Fayetteville Government Channel
City Council members on Tuesday unanimously approved an ordinance which establishes procedures for both the response and investigation of a police officer-involved shooting.
It’s the first of its kind for the department.
Police Chief Greg Tabor said it’s not often that an officer in Fayetteville is involved in a shooting, but he wanted to put on paper what the department’s practices are following such an event.
“Fortunately, we have an officer-involved shooting so rarely that when we do have one, we tend to go back and forth with each other asking, ‘How did we do this last time?’,” Tabor said. “So what this does is it puts in place our practice, so that not only does the officer know what to expect…but it also gives the public an idea of how we’re going to operate.”
The policy includes a list of on-scene procedures that must take place immediately following an officer-involved shooting, as well as the steps required once the officer returns to the department headquarters.
The new rules also establish procedures for both an internal investigation and an independent criminal investigation by an outside agency which must occur.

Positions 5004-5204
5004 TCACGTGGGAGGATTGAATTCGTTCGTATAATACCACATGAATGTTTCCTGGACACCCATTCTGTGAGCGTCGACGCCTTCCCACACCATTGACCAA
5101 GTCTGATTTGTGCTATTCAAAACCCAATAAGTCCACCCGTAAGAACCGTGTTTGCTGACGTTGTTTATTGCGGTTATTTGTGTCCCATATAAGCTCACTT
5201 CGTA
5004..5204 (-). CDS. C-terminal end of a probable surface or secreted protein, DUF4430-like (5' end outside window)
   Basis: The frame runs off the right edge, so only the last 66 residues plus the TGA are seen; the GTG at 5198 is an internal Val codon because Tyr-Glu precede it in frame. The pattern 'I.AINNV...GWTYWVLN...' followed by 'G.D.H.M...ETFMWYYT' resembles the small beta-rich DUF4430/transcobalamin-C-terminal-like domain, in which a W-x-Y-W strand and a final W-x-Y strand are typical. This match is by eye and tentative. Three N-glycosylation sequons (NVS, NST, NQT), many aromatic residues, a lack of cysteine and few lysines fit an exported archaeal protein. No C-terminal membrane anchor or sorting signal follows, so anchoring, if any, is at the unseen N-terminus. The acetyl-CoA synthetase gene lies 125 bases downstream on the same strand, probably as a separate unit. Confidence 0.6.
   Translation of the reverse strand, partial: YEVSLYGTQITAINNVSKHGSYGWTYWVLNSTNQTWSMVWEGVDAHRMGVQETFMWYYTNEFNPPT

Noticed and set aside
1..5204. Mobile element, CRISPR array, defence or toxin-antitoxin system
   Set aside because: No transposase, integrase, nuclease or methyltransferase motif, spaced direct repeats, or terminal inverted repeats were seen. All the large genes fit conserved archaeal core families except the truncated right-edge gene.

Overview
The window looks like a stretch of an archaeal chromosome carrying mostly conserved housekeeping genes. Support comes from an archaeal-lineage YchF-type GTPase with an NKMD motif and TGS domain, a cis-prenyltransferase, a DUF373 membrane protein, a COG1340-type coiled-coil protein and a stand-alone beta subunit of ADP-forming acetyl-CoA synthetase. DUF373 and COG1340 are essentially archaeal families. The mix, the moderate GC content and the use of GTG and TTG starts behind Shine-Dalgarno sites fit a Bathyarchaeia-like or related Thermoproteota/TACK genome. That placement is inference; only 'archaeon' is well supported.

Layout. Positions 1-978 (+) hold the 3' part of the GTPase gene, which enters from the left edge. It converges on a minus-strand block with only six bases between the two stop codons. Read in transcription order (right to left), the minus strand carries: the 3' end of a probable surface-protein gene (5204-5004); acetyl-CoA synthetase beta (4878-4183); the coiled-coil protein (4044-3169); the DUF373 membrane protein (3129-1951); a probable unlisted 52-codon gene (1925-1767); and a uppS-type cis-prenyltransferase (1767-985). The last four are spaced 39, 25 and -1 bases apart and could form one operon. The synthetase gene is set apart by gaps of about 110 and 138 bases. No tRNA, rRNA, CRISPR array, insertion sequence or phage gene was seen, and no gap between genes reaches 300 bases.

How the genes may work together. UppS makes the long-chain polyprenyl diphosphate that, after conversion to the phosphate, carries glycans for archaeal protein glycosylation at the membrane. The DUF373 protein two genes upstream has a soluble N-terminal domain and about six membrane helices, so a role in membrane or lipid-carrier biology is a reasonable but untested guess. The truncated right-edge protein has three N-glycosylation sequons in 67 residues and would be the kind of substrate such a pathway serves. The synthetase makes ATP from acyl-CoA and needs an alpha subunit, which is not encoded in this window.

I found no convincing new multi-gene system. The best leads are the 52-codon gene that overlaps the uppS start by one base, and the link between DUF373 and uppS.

The policy covers instances when an officer fires their weapon at any person, even if nobody was struck by a bullet. Weapons fired during training practices or for the humane termination of a critically wounded animal are not covered by the policy.
According to NWAOnline, there have been seven officer-related shootings in Fayetteville since 1999. The most recent incident occurred in late April when a 33-year-old man was shot multiple times by an officer during a struggle inside a moving car following a traffic stop on College Avenue. The officer was later cleared of any wrongdoing by both an internal investigation and the county prosecutor.
Alderman Justin Tennant praised Tabor’s department, calling it one of the best in the country and said it is part of the reason why the city is considered to be one of the best places to live.
“I’m very proud of what they do,” said Tennant. “This is the sort of thing that puts people at ease more and gives all the information to the citizens that they want and deserve.”